Intriguing morphologies and surface patterns in nature at different scales from wrinkles on skins of mammalians, plants, and fruits to crumpled membranes of blood cells have inspired a big body of research in soft matter instabilities. In this project, we extend the application of soft matter instabilities to kinetic energy harvesting and tunable structures.
Conventional vibratory energy harvesters usually suffer from narrow bandwidth and are very inefficient at small scale for low frequency harvesting. Here, to improve the harvesting effectiveness, we propose to exploit surface instability or in general instability in layered composites, e.g. wrinkling, where intriguing morphological patterns with large strain are formed under compressive loads. The induced large strains which are independent of the excitation frequency, could be exploited to give rise to large strains in an attached piezoelectric layer to generate charge and, hence energy. On the other hand, the mutual feedback between the structure and the transduction mechanism delays and could eventually prevent the instability if the feedback is too strong. This way we could control the instability, and hence, extend the application of the aforementioned idea from energy harvesting to a whole new level of tunable material/structures with a myriad of applications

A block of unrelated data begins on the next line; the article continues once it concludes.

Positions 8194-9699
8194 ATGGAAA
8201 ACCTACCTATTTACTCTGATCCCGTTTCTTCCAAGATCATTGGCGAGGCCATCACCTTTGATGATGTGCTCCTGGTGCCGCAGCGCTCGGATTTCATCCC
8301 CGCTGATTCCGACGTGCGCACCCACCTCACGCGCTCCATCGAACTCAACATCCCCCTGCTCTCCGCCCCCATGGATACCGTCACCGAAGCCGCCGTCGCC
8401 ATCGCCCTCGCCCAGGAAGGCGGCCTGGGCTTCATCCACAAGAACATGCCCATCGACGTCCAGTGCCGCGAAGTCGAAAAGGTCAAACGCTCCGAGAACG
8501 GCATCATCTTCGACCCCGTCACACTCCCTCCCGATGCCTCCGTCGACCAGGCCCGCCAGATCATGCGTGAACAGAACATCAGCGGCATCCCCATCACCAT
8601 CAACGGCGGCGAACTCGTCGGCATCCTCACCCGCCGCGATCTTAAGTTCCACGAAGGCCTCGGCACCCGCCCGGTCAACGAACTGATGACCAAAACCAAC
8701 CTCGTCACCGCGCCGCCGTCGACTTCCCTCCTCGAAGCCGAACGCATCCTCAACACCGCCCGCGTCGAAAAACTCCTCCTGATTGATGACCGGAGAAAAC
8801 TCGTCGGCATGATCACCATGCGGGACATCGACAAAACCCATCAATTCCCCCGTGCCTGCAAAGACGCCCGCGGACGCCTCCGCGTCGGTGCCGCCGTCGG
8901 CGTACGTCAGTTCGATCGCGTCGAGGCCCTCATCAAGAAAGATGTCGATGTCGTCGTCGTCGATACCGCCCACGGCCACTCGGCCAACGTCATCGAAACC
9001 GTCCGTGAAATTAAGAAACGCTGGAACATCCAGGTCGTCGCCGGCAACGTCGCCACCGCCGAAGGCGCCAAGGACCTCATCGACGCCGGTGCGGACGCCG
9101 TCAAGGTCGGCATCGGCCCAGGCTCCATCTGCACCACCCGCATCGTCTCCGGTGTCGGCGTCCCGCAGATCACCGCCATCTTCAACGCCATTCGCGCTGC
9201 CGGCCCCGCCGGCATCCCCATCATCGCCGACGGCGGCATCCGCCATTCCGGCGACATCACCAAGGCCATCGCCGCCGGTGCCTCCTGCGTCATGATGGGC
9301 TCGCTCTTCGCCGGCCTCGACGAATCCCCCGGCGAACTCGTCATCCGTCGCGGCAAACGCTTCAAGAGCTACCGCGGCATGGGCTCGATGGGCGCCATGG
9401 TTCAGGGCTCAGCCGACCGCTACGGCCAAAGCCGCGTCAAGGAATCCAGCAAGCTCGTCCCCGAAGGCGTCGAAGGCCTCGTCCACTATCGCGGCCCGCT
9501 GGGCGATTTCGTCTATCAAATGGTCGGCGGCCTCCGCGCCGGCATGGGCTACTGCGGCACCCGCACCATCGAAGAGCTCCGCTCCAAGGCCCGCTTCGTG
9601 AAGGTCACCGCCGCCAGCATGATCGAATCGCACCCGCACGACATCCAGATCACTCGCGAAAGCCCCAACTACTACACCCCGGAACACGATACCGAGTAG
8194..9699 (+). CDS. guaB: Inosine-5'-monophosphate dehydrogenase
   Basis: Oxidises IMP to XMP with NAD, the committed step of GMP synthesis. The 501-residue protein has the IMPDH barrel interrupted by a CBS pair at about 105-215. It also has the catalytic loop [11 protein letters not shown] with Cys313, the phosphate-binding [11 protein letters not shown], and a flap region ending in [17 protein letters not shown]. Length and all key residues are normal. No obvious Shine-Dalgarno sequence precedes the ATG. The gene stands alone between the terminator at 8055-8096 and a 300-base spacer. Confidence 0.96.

- Haji Hosseinloo, A. and Turitsyn, K., 2017. Energy harvesting via wrinkling instabilities. Applied Physics Letters, 110(1), p.013901. [PDF]
- Hosseinloo, A.H. and Turitsyn, K., 2017, April. Effective kinetic energy harvesting via structural instabilities. In SPIE Smart Structures and Materials+ Nondestructive Evaluation and Health Monitoring (pp. 101641G-101641G). International Society for Optics and Photonics. [PDF]